Montgomery County, PA
Ernest Priovolos
Oct 23, 1986

Ernest H. Priovolos was convicted in 1990 of the 1986 murder of his former neighbor and girlfriend, Cheryl Succa.  Succa, 21, was found dead with a broken neck under a stone bridge in the 2400 block of Washington Lane in Huntingdon Valley.  Police originally classified her death as an accident.  They said that in the dark she probably stumbled down the bank of the creek. She may not have seen the large rocks and she hit her head.  However, after a career prison informant named John Hall came forward, police ruled her death a homicide.  Hall is known to have provided testimony in an extraordinary number of cases.  In 1994-95 alone he snitched out defendants in 5 murder cases.

Hall shared a prison cell with Priovolos in Bucks County Prison who was there on a drug related charge.  Hall testified that Priovolos bragged to him in the fall of 1988 that he knocked Succa over the bridge with a karate chop and took her purse after becoming angry that she would not have sex with him. Edward Bauman, another inmate and a reported follower of Hall, corroborated Hall's testimony.  At trial, a prosecution witness caused a mistrial by testifying that Priovolos had sexually assaulted her in 1985.  No charges were ever filed for the alleged assault.  At his second trial, Priovolos was convicted of third-degree murder and sentenced to 12 to 27 years of imprisonment.  The prosecution had sought the death penalty. (Google) (See also Walter Ogrod (Phila 1988), Michael Dirago (Bucks 1985)) [6/08]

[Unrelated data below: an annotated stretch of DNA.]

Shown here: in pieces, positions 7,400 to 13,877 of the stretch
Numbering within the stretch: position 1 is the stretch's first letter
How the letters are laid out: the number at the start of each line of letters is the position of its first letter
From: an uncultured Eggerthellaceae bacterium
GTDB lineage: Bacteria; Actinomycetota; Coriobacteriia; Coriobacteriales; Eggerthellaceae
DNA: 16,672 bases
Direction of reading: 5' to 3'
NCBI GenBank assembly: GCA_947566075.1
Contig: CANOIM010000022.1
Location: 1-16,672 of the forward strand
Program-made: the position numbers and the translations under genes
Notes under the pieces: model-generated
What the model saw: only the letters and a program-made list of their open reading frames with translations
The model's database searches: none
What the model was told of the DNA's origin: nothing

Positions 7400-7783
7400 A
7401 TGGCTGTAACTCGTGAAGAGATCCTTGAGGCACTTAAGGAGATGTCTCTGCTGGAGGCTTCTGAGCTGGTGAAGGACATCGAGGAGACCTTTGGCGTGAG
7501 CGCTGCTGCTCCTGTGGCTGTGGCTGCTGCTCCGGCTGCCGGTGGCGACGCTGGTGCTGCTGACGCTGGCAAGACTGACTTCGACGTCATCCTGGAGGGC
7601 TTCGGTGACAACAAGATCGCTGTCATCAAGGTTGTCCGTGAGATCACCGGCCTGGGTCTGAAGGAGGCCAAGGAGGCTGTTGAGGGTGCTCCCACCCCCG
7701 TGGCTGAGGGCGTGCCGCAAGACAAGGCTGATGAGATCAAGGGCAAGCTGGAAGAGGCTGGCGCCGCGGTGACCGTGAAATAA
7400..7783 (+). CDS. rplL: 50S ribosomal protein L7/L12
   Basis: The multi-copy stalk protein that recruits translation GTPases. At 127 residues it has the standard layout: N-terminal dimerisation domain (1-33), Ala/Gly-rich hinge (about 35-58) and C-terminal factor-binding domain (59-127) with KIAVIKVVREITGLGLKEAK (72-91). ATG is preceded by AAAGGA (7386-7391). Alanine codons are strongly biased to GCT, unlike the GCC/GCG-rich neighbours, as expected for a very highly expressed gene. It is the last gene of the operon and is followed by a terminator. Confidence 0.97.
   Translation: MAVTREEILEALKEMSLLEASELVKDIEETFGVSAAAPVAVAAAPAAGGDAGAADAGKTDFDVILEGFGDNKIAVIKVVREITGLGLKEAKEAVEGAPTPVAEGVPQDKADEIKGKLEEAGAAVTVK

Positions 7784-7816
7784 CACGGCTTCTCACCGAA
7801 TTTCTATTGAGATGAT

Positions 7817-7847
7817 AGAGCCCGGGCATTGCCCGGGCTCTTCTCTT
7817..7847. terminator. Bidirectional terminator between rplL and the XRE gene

Montgomery County, PA
Paul Camiolo
Sept 30, 1996

Paul Camiolo was charged in 1999 for the 1996 arson murder of his parents after they died from a fire in the home he shared with them.  He faced the death penalty.  Authorities also charged Camiolo with insurance fraud.  They said he set the fire to collect on a $400,000 inheritance.  Camiolo's chain smoking mother had presumably started the fire by dropping a cigarette or match on a sofa.  Camiolo tried to put out the fire by throwing a pitcher of water on it, but such an action only made the fire worse.  He said he told his semi-invalid parents to go out the back door and he called 911.  His mother made it out to the back porch, but later died from injuries sustained during the fire.  His father was found in an indoor bathroom and was pronounced dead soon afterwards.  Camiolo went out the front door and was retrieving clothes from a gym bag in his car when police arrived.  It was shortly before dawn and he was still in his underwear.  On arrival, the police witnessed the living room windows blow out as the fire reached flashover status.